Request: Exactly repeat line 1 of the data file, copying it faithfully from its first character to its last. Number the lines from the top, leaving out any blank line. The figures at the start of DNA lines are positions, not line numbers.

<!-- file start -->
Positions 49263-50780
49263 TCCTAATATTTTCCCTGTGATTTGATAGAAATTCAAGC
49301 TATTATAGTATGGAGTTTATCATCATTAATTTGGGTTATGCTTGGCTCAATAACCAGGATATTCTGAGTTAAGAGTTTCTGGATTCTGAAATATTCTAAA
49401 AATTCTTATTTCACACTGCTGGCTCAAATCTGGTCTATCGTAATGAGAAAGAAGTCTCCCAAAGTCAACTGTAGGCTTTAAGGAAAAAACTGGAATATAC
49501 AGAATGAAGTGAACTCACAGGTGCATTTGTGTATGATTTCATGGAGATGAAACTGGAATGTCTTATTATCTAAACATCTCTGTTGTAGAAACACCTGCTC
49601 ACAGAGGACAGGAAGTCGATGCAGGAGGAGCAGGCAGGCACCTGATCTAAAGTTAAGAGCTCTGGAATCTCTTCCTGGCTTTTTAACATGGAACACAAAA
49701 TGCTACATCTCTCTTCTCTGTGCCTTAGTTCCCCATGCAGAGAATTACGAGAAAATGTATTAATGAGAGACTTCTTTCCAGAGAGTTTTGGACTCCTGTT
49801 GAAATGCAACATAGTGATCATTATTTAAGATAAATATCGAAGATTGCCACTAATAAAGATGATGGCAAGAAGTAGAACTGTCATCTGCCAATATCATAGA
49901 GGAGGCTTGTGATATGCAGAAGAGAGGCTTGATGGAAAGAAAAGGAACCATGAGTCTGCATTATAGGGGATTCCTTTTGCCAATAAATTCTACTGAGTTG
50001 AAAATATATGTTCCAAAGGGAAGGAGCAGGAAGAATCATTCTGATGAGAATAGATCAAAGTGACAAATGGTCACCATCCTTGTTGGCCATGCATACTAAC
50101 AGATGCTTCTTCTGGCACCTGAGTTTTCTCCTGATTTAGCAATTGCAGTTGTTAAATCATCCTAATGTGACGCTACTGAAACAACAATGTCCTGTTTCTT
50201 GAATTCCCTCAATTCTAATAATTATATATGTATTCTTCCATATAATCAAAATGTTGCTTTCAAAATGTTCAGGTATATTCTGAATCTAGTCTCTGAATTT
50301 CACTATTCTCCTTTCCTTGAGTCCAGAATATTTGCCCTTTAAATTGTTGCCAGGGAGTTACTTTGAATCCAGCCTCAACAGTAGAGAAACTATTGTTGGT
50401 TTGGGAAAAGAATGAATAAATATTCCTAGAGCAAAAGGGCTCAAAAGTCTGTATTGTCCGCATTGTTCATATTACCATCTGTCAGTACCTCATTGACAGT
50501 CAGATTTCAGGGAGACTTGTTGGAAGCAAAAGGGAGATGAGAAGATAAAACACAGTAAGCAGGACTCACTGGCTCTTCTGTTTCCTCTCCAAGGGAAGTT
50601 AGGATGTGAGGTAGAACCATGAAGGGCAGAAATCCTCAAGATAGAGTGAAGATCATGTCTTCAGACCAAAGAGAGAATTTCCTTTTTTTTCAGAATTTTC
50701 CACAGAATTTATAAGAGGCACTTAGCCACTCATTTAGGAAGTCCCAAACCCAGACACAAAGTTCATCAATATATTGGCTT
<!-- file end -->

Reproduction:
Positions 49263-50780